The Classical Tradition
Henri Matisse, "The Joy of Life" (Bonheur De Vivre), 1905-6
Agostino Carracci, Reciprico Amore , 1589-1595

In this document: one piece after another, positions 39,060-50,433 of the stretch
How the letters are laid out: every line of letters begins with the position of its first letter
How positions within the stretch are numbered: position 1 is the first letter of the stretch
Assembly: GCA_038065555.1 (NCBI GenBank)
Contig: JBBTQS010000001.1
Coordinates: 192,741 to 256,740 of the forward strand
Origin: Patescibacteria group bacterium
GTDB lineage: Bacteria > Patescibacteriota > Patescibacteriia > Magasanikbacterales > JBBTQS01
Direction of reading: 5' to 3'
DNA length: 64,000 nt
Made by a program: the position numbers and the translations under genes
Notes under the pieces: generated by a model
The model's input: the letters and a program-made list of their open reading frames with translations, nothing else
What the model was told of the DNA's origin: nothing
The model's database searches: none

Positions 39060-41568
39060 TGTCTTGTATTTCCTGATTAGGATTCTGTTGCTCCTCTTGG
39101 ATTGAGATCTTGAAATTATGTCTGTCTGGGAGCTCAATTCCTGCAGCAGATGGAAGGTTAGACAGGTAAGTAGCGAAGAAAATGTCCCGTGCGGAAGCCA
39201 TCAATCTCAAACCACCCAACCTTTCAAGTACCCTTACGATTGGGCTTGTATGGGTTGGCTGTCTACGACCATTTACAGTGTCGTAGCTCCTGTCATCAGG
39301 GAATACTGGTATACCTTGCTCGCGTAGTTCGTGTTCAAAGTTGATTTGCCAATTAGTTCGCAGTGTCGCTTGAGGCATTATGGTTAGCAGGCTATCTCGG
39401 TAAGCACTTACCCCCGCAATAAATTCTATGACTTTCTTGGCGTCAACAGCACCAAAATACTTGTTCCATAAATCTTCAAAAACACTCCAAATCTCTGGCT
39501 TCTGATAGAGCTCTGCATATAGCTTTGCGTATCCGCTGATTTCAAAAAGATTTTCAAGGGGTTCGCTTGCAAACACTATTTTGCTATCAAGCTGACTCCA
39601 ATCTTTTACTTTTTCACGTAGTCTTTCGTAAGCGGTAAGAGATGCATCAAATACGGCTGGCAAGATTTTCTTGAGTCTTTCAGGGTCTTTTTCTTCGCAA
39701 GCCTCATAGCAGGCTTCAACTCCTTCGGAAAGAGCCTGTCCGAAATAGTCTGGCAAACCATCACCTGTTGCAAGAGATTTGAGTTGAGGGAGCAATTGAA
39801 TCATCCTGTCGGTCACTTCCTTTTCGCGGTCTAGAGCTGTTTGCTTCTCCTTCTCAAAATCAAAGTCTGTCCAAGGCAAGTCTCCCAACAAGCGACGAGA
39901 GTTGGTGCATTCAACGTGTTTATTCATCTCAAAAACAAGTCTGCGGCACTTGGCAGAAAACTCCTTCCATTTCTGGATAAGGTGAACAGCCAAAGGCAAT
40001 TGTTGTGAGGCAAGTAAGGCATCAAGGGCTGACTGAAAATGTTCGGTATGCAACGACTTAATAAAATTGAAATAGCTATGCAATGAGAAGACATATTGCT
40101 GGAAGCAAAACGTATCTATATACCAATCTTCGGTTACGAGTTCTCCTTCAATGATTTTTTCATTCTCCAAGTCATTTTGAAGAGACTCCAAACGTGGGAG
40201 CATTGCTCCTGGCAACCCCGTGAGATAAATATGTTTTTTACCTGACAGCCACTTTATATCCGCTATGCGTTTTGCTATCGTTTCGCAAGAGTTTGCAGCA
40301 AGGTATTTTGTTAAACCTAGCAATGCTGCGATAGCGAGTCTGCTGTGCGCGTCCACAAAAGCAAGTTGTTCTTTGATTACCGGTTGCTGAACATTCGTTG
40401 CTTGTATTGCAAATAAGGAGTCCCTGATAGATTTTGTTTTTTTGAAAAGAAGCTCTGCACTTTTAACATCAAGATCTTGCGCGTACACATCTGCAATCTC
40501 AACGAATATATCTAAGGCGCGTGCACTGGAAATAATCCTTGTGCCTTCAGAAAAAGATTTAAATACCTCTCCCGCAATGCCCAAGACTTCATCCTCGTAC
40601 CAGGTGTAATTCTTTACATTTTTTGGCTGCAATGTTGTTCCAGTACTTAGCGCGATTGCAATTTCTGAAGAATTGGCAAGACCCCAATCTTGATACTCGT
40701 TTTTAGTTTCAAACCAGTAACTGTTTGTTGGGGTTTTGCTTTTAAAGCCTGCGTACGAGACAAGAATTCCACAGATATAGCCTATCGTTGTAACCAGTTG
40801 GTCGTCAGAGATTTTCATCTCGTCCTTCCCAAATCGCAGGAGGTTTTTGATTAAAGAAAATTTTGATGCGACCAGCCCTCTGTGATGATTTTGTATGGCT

The figures in this, Matisse's largest and most ambitious picture to date, are arranged in the manner of a pastoral scene, a genre with a history reaching back to classical poets such as Virgil. The composition draws on a remarkable range of sources, including Agostino Carracci, Giorgione, Puvis de Chavannes, Poussin, Maurice Denis and many others. Above all, however, Matisse borrowed elements from The Golden Age, by Ingres, a picture that had been prominently displayed in Ingres's retrospective in Paris in 1905. In so doing, Matisse confronted one of the most prominent and respected members of the French classical academic tradition. He retained the classical essence of his sources, but he deployed the figures on flat fields of clashing color. He simplified the figures' forms, depicted them at different scales (thus abandoning traditional perspective), and reduced many of them to silhouettes. The strange couplings, and the schematic and occasionally ambiguous rendering of the anatomy of many of the figures, has led some critics to read the picture as an image of wild sexual confusion and desire. In contrast, Ingres's, The Golden Age, has no such dazzle of color and unleashed pictorial anatomy. The subject matter is kept quiet with subdued consonant color, and elegant line and balance. Notice also the more pacified dancing of the ring of figures, relatively grounded compared to the Matisse. And where Ingres used color to naturalistically serve the figures, Matisse used the subject as a container for bold color expression that is akin to fireworks.
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